How to increase asset availability?
Below are some tips that can be adopted to increase the availability of the asset at different stages of its life cycle (i.e. from the design phase to the operational phase).
1) Incorporate fault tolerance at the design stage
The inherent availability can be increased by improving the design of the machine so that it has greater resilience toward failure. This would increase the reliability of the machine by increasing the MTBF value and would contribute to better availability.
There are different ways to achieve fault tolerance. The most popular way is by incorporating redundancy.
2) Create asset-specific maintenance programs
Improving maintenance programs over time is another effective way to improve overall asset availability.
Machines are often provided with a preventive maintenance schedule by their OEMs. However, such programs are not designed to provide an adequate level of maintenance for the machine through its entire life cycle. As a result, depending upon the operating circumstances where the machine is installed, there is a possibility of over-maintenance and under-maintenance.
Over-maintenance could cause unintended scheduled downtime and reduce availability. Similarly, under-maintenance could cause a premature failure of the machine, leading to unexpected downtime.
The best approach to maximizing asset availability is to tailor the maintenance program to each asset and improve it regularly, based on the health and performance of the machine.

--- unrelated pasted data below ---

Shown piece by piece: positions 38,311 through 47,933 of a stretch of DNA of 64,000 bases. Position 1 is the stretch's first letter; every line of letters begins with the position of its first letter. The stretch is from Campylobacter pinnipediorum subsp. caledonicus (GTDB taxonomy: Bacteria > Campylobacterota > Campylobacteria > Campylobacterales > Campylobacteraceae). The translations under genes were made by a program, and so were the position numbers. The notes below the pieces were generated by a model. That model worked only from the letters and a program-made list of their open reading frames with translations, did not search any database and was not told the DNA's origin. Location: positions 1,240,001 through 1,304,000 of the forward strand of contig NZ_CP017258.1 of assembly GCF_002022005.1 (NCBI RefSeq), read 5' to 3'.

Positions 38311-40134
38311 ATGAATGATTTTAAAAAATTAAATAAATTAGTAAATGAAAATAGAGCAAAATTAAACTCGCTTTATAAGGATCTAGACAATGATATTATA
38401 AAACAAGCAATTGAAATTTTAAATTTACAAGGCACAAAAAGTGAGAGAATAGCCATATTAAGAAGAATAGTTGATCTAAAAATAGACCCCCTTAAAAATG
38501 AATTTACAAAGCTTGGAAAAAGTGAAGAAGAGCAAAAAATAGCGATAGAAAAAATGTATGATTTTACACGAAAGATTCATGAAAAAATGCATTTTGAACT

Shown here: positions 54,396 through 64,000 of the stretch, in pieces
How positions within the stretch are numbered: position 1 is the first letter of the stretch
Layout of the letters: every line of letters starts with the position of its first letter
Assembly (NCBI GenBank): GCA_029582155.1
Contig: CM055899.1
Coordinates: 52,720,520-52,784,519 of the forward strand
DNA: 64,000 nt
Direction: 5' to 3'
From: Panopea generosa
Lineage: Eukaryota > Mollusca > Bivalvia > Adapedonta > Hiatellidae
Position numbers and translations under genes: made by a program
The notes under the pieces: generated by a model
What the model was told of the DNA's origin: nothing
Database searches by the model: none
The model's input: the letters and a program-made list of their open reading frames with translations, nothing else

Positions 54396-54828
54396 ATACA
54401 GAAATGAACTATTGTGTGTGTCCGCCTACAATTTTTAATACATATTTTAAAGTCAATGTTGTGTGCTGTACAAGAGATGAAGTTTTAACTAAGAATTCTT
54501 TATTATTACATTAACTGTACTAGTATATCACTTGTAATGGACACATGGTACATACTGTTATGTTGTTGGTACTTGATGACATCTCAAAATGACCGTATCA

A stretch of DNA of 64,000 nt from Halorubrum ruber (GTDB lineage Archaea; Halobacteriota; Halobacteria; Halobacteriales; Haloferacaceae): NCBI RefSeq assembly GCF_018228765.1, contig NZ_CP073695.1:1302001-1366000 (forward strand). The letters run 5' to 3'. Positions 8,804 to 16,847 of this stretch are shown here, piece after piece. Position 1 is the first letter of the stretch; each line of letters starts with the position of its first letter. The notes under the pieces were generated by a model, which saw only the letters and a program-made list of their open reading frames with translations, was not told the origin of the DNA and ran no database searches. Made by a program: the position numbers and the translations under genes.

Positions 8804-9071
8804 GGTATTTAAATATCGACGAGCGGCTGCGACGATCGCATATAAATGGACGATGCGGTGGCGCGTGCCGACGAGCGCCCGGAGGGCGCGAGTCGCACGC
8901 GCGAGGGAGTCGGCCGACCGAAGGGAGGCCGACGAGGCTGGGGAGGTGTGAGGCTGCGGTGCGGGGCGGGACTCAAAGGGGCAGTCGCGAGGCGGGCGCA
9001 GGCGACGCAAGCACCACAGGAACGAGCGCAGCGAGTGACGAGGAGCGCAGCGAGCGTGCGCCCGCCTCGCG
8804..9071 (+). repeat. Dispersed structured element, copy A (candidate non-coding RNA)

CMMS automates the maintenance workflows that improve the efficiency of repair work and reduce machine downtime. It helps reduce human errors and enhances maintenance staff knowledge due to the presence of a strong data foundation on asset failure and performance history.
One simple example is speeding up your troubleshooting processes because CMMS aggregates and offers quick access to SOPs, checklists, and complete maintenance history even while out in the field.
All these factors contribute to the expedited recovery of the asset from its downtime, and improve the overall availability of the machine and the plant.
4) Train technicians and operators
Another proven approach is to enhance the technical competency of the operators and the maintenance staff through scheduled training and information sessions.
You can do this by:
Having a structured onboarding process for technicians and machine operators.
Improving the safety culture through regular toolbox talks.
Periodic training would refresh the knowledge base of all plant workers regarding the machines and their operating environment, leading to better employee performance, as well as fewer human errors and safety near-misses.
All of that contributes to shortened planned downtimes and fewer unscheduled downtimes – thus improving equipment availability.
Availability is a well-known term that has long been used by design engineers as well as maintenance planners and operators. It is often analyzed in conjunction with reliability and maintainability – as all three factors jointly define equipment performance.
For larger and more complex machines, maximizing equipment availability can be a pretty complex exercise that requires support from a CMMS software: it helps you optimize maintenance schedules and resources, and speeds up the execution of maintenance work.